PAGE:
If you want to know the official intelligence community (both American and British) line, the Financial Times ranks right up there with the Washington Post, New York Times, and Wall Street Journal. From Tyler Durden at zerohedge.com:
A fascinating FT article suggests Western intelligence agencies have now dumped Saudi crown prince Mohammed bin Salman after he’s been personally accused by world leaders — foremost among them Turkey’s President Erdogan and US President Trump — for ordering the brutal murder and dismemberment of journalist Jamal Khashoggi. Implicit in the article, rich with quotes from current and former US and Western intelligence officials, is the further suggestion that these very intel operatives appear to now be actively seeking MbS’ ouster.
But the other fascinating aspect to FT’s commentary is what it reveals about both the mainstream media and intelligence ‘deep state’ perspective on the kingdom and Middle East politics in general: a head of state is deemed good or bad insofar they are amenable to the goals of Western intelligence agencies. While this might be obvious to any student of the history of covert action in the 20th century, it is rare to see it acknowledged so out in the open in a mainstream publication. The FT article reads like a “bragging rights” competition over which crown prince could be better formed by US intelligence: MbS or his recently ousted cousin Mohammed bin Nayef (MbN)?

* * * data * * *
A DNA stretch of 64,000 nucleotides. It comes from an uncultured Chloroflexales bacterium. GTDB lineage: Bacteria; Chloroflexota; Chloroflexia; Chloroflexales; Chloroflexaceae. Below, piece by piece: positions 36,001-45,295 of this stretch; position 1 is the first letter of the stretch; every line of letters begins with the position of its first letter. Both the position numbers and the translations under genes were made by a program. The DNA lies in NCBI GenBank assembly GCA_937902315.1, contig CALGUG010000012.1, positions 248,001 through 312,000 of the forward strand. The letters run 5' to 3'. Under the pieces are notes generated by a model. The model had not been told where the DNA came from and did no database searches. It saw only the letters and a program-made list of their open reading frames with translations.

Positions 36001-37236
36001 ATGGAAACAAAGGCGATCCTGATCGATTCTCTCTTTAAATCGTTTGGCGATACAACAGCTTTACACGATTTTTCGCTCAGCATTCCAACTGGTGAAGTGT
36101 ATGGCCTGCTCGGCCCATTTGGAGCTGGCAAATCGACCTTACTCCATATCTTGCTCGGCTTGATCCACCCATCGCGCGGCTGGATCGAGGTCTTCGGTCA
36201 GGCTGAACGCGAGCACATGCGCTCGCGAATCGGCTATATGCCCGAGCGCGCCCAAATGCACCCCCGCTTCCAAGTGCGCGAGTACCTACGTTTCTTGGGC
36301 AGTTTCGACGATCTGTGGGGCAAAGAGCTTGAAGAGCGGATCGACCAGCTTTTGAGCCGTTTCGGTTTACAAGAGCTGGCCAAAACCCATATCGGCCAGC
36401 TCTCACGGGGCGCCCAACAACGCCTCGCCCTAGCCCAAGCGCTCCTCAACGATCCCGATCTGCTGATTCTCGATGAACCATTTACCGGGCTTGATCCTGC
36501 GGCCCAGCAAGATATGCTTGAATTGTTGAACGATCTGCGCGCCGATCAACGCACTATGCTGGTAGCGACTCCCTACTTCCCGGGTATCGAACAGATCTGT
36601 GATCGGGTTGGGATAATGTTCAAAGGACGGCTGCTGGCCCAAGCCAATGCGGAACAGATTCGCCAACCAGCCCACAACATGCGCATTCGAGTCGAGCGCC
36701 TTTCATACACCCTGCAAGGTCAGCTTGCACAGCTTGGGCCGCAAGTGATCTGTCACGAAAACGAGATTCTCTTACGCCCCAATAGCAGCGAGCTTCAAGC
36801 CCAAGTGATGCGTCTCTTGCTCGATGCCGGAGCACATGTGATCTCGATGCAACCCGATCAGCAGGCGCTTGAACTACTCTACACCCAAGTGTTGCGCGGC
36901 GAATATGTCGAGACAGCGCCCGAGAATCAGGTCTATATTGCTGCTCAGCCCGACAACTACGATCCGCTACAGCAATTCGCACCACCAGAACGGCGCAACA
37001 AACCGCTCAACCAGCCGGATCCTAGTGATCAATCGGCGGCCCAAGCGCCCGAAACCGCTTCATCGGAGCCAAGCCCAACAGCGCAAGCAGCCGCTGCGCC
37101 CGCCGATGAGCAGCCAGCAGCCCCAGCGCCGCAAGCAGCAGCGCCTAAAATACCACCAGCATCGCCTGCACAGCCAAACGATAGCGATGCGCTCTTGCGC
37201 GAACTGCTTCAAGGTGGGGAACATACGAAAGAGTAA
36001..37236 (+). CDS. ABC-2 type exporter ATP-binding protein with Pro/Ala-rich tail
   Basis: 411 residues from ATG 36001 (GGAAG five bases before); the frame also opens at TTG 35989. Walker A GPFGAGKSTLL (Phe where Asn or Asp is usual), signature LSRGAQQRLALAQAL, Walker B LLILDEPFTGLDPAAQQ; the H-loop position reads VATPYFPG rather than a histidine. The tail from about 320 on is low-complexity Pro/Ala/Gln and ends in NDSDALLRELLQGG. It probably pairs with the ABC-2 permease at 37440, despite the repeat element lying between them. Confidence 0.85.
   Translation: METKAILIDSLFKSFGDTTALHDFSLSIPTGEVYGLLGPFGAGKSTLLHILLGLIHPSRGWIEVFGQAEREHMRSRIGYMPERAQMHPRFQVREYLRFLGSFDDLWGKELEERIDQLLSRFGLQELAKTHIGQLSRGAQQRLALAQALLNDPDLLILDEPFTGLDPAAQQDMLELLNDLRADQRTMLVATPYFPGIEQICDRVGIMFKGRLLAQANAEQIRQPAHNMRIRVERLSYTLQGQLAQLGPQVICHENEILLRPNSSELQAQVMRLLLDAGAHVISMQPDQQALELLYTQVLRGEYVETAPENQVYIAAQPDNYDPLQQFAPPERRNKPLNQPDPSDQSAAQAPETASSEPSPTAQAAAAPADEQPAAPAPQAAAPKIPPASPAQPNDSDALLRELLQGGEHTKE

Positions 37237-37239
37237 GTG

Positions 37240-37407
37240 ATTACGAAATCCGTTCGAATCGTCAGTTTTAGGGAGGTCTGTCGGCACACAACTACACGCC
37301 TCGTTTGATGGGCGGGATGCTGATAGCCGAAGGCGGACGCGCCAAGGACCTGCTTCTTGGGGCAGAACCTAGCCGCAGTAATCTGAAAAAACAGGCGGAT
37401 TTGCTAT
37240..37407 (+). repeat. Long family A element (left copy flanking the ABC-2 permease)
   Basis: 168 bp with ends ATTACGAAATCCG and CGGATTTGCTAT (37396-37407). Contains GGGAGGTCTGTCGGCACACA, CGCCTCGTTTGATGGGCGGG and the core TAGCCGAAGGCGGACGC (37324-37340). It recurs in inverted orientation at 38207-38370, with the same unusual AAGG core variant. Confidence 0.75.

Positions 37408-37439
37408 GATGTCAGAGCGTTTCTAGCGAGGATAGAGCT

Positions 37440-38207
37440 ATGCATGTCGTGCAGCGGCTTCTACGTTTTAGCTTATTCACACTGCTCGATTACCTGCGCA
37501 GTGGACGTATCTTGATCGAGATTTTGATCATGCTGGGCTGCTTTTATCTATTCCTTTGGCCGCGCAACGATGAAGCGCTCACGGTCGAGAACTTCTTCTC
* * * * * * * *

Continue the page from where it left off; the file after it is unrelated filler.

For the intelligence officials interviewed, some named but most unnamed, the ultimate problem is not that a sadistic crown prince just ordered that a prominent journalist be literally hacked up while still breathing, but that the resulting PR nightmare has damaged CIA and MI6 inroads into Riyadh.
According to FT:
The slow collapse in trust, played out in public, represents a dramatic departure from the close and covert relationship that the CIA and MI6 developed with his ousted cousin and rival for power, Mohammed bin Nayef.
Essentially this translates to an absurd cry of “gone are the good ole days when the Saudi crown prince was a dutiful CIA asset!” Such CIA confessions to FT are astounding for their unabashed and barefaced frankness over just what US foreign policy actually values in an allied foreign leader.
Now that MbS has quickly fallen out of favor with the “global community,” FT can openly print its following conclusion: